ANNAPOLIS – The on-again, off-again bill that would
prohibit hydraulic dredging for clams and oysters in the Atlantic coastal bays
this week finally emerged from one the most contentious debates in recent
memory and now appears to be close to being enacted into law after an last
minute amendment pushed back the effective date one year.
Over the last few weeks, the bill, sponsored by local
Delegates James Mathias and Norm Conway, soared through the House and passed on
a first vote by the Senate, making its ultimate approval appear to be a sure
thing. Senator Lowell Stoltzfus, who represents the lower shore, then flexed
his political muscle and got the votes needed to apparently kill the bill by a
narrow 26-20 vote on second reading.
However, the freshman Mathias played a few cards of his
own to get the bill back in front of the Senate for another vote this week.
Several amendments to the bill were offered before a final vote by the Senate,
including a plan to compensate watermen and their families that would be
displaced by the dredging ban.
The compensation amendment died on Tuesday and Senate
President Thomas V. “Mike” Miller was prepared to call for a vote on the bill
as submitted when Senator Richard Colburn (D-37) offered a last-minute
amendment to move the effective date back one year from Oct. 1, 2007 to Oct. 1,
The Senate then adopted the bill with the push-back date
amendment included. The amended bill needs final approval from the House, but
with concurrence from the bill’s sponsors and an overwhelming support for it by
the House the first time around, the final vote appears to be a formality.
Mathias said this week he and Conway have no problem with
the new effective date for the legislation, which will give the handful of
families still dredging for clams and oysters in the coastal bays more time to
adjust to the new law.
“I’m okay with it,” he said. “As sponsors, Norm and I
would have to sign off on the change, and this push-back date isn’t anything
that will cause this bill to die.”
Stoltzfus, who opposed the dredge bill from the beginning
and nearly got it derailed in the last week, agreed the amended bill would be
enacted into law.
“It’s finished for this year, I believe,” he said. “I
think the House will accept the last-minute amendment and approve the change.”
Stoltzfus said he could never remember a bill that’s fate
twisted and turned so many times as the hydraulic dredging prohibition bill did
in the last week or 10 days.
“I’ve never seen anything like it in all my years,” he
said. “This bill had nine lives.”
Mathias said the battle waged by the veteran Stoltzfus
caused him to push the bill and call in a few markers of his own. The end
result of his first real skirmish in the General Assembly was a positive one,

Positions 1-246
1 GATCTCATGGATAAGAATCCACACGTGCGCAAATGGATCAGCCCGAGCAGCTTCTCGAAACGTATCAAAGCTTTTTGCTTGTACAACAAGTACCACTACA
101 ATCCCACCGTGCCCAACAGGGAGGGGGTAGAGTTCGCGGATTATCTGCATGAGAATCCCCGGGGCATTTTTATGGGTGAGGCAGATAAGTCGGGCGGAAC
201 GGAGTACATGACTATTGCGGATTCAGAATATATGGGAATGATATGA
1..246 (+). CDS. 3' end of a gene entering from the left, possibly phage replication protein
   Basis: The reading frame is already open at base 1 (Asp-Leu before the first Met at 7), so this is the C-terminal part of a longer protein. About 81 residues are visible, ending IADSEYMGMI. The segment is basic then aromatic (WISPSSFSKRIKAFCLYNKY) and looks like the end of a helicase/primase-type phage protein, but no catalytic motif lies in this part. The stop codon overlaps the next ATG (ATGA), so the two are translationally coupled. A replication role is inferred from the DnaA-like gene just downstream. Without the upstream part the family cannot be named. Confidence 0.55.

“We’re very pleased,” he said. “I’m thankful to the
citizens who supported this bill. For the last 30 days, especially the last 10
days, I have been on the phone working this bill.”
Mathias said he supports the bill’s extension, but
cautioned it could signal an effort to buy more time to kill the bill in the
“This is a good faith amendment and we’re okay with it,”
he said. “But we have to keep a watchful eye in the next session to make sure
somebody doesn’t try to derail this.”
In a sense, the issue boiled down to the economic health
of the watermen still engaged in hydraulic dredging versus the overall health
of the coastal bays. While some scientific evidence supports the total ban, the
data was not strong enough to put watermen out of work and threaten their
livelihoods, according to Stoltzfus.
“I know we need to be sensitive to those grass beds,” he
said. “My opposition to a total ban was based on the best science available. If
I had been convinced the science supported a total ban, I would have supported
However, Mathias said he received calls from watermen
supporting the total ban because of the years of irreparable damage caused by
“At least one elderly waterman called me to thank me for
pushing this bill to restore our bay bottoms,” he said. “He told me he couldn’t
tell me how much damage to the bay bottom was done by the hydraulic dredgers.”
Mathias said he was sympathetic to the potential economic
impact on the handful of watermen still engaged in hydraulic dredging, but
cited the greater good at the expense of a few. Mathias said aquaculture is
thriving in the coastal bays already and cited a successful operation at Public
Landing as evidence.
“This will allow private industry to move forward with
other alternatives such as aquaculture,” he said. “This isn’t about putting
people out of business. This is about transitioning people for the future and
looking for a better way to do things.”
Stoltzfus said he understood the recreational fishermen’s
concerns about the health of bays and that his opposition to the bill was more
about finding a balance on the issue.
an avid saltwater fisherman myself and a certainly want to protect the rights
of fishermen,” he said. “I always have and I always will.”